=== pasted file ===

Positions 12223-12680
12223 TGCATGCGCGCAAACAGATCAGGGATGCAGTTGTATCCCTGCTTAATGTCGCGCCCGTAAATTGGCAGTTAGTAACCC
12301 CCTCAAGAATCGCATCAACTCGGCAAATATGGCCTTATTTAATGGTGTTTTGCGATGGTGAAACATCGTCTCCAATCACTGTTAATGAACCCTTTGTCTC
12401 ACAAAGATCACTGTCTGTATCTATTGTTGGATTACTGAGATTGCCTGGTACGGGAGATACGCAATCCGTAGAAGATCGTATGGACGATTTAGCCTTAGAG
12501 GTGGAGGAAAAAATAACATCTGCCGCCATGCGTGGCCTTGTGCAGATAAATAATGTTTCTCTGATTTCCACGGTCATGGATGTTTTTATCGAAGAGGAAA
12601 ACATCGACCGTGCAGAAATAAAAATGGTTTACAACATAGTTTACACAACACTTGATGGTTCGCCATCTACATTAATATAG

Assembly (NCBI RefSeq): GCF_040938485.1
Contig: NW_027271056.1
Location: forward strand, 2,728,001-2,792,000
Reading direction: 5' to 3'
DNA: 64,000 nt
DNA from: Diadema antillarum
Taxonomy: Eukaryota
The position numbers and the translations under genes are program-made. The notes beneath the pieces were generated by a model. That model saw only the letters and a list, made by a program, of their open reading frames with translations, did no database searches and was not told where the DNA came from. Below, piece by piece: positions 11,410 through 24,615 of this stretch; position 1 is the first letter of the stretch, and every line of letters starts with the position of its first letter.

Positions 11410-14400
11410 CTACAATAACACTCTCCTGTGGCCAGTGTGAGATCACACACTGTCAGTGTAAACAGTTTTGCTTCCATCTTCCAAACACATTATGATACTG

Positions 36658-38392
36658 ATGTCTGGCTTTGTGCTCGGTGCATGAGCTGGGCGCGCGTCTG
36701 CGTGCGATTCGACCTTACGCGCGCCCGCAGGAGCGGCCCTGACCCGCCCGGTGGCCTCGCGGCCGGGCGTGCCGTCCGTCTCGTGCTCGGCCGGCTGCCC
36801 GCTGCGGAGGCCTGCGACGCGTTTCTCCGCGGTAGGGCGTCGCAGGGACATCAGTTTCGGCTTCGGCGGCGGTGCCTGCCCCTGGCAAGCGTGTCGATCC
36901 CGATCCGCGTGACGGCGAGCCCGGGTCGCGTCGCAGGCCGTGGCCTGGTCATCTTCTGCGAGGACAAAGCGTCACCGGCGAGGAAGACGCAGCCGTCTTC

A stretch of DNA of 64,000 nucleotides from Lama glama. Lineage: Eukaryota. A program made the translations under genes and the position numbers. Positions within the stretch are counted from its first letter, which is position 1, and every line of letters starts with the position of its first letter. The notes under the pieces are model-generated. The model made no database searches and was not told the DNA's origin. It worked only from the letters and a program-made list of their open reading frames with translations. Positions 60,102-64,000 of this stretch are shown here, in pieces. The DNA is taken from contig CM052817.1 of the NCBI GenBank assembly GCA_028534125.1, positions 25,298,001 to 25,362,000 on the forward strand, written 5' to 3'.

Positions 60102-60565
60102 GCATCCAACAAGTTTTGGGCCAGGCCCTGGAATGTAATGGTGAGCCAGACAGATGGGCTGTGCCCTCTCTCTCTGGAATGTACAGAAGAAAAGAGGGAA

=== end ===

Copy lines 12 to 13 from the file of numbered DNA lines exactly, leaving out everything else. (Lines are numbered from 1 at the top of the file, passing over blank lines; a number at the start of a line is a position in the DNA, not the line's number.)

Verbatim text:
DNA from: Diadema antillarum
Taxonomy: Eukaryota